On DVD & Blu-Ray: September 10, 2019

I know it's beyond cliché to begin ones film review with a quote from the film you're reviewing, but the 2019 live action re-make of Aladdin was also the last place I expected to find a quote that was compelling enough to open said review with. While, at this point, I guess I won't technically be "opening" the review with the quote...it's close enough. "The more you gain by pretending, the less you actually have," is the quote in question by the way. As this is said by Will Smith's much discussed and often much maligned interpretation of the Genie it immediately became more evident that not only was this new iteration of Aladdin not completely tone deaf to the world in which it exists, but that it also works as something of a meta-commentary on how these live-action versions of these classic animated stories work or not depending on how much of a creative endeavor they are in and of themselves. The Jungle Book, for example, shouldn't have worked because the story was as thin as a wafer and the original was more or less a series of musical numbers, but by default of digging more into Kipling's narrative and creating this immersive environment with photo-realistic characters the film came to feel like something of an endeavor worth rewarding even if the final product wasn't as exceptional as the individual parts would lead one to believe. This is also why Beauty and the Beast didn't work and why Cinderella lands somewhere in the middle of the pack. Alice in Wonderland is the exception given that one had much the same level of investment as Jungle Book, but for one reason or another-didn't work. Guy Ritchie's Aladdin only plays pretend for long enough that it warms the audience up to the idea of this new version before beginning to carve its own path and therefore making it its own thing-peaking its head out from under the legacy of the original. In other words, it doesn't gain its credibility by being a carbon copy and therefore amounting to nothing more than a flash in the pan money-maker, but there's surprisingly enough here to give 2019's Aladdin strong enough legs to stand on its own; actually having a fair amount to offer. I'm as surprised as the next person about this revelation given the trailers and TV spots were more indicative of a train wreck than a triumph and while Ritchie's film isn't necessarily a triumph in the boldest sense of the word it is a triumph in the sense that it made this 90's-raised thirty-something dude who viewed the original animated film as something of the holy grail of animated films appreciate this new movie not just as an entertaining distraction that honored the original, but as an entertaining endeavor that both honors the original and finds new purpose in its own existence. Full review here. Video review here. B-

It's been five years in real time, but in the life of John Wick (the entirely endearing Keanu Reeves) the man has had one hell of a month - if that. From losing his wife to losing the puppy his wife bought him to killing the son of the mob boss that killed his dog and stole his car leading him back into a life he only thought he'd left behind. In this ill-fated scenario, Mr. Wick found himself dealing with more and more repercussions of his actions to the point that at the end of the second film he was so filled with rage that he would seemingly never be able to forgive anyone who dared cross him again...much less himself for having allowed his life to slip back into these old routines. So filled with rage, in fact, that he broke the only rules he'd ever had to follow thus forcing the hand of his powerful friend, Winston (Ian McShane), the owner of the grounds on which Wick had broken said rules of the league of extraordinary assassins that he was assigned the label of "excommunicado" therefore placing a $14 million price tag on his head and an army of bounty-hunting killers on his trail. These are the kinds of things that happen when one kills a member of a shadowy international assassin's guild though, not to mention a member who was seated at what is referred to as the "High Table". John Wick: Chapter 3 - Parabellum begins with the stakes as high as they've ever been-even Wick's closest friends are unable to look past the bounty in order to give this broken man another chance. It is in this scenario and current mental state the character inhabits that make it fairly critical to have seen the previous films in director Chad Stehelski's now trilogy of films. Parabellum kind of assumes we're present in the theater because we're already invested in the character and then moves forward with such a momentum that there's little time to catch-up if you're not already in it. That said, the pacing is not just an excuse to continually grow the breakneck speed of the action as well as the scope, but is more a stylistic choice that every function of the script adheres to and if the John Wick trilogy has done one thing consistently it's adhere to stylistic choices. As the series has progressed more layers have been added, but never have these brought the story, character development, or action beats down. Rather, each of these elements necessary to making a feature motion picture are held to the same standards the action is. That isn't to say the dialogue is as Shakespearian as the action, but does it function so as to effectively elicit the intended visceral reaction of the audience? Damn straight. Full review here. Video review here. A-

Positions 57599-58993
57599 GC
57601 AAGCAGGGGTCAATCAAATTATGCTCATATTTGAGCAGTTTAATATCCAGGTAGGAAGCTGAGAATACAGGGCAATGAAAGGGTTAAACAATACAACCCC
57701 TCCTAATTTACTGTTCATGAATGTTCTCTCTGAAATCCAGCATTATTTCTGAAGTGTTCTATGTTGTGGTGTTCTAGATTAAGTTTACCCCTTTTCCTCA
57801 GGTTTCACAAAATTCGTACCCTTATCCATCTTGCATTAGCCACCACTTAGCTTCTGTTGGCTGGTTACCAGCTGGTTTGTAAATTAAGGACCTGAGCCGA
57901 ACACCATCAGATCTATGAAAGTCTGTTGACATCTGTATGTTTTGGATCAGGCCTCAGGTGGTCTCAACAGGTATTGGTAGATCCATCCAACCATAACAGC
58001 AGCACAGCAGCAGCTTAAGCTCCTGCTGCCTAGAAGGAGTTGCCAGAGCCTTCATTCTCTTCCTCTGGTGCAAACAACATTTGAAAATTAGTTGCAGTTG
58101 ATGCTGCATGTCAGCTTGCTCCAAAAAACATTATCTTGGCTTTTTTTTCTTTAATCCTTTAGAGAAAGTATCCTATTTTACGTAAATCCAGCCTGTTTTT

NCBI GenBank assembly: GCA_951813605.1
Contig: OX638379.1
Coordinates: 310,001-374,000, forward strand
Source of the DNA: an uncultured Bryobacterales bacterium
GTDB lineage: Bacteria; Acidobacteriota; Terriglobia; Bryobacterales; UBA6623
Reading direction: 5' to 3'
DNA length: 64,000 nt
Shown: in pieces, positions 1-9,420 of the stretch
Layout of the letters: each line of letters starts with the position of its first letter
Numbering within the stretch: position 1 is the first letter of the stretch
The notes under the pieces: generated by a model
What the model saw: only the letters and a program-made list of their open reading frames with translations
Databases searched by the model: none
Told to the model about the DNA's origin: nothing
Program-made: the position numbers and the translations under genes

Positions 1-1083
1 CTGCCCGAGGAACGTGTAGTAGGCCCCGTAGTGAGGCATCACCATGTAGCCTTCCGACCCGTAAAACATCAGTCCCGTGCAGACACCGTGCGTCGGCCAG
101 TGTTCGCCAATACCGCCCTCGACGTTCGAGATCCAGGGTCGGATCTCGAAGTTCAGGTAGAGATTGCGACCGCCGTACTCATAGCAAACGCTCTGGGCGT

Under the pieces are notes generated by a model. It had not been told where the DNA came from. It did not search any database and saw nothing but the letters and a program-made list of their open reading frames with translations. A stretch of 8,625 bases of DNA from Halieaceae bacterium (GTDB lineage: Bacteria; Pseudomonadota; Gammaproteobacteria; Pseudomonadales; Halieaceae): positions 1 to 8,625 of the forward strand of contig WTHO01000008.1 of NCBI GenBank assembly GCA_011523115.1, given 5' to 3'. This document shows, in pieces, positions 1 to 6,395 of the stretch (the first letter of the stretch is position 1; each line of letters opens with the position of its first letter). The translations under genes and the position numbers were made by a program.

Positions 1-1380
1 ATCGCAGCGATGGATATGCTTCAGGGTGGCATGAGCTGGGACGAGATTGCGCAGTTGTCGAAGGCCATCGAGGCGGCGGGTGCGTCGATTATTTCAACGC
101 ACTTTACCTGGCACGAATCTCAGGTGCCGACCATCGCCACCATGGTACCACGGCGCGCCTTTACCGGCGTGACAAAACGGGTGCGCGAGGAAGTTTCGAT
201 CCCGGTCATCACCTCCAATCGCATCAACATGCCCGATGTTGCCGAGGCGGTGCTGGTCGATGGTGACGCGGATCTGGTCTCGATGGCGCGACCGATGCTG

Jim Jarmusch's The Dead Don't Die is just weird enough that everyone will think it's funny.

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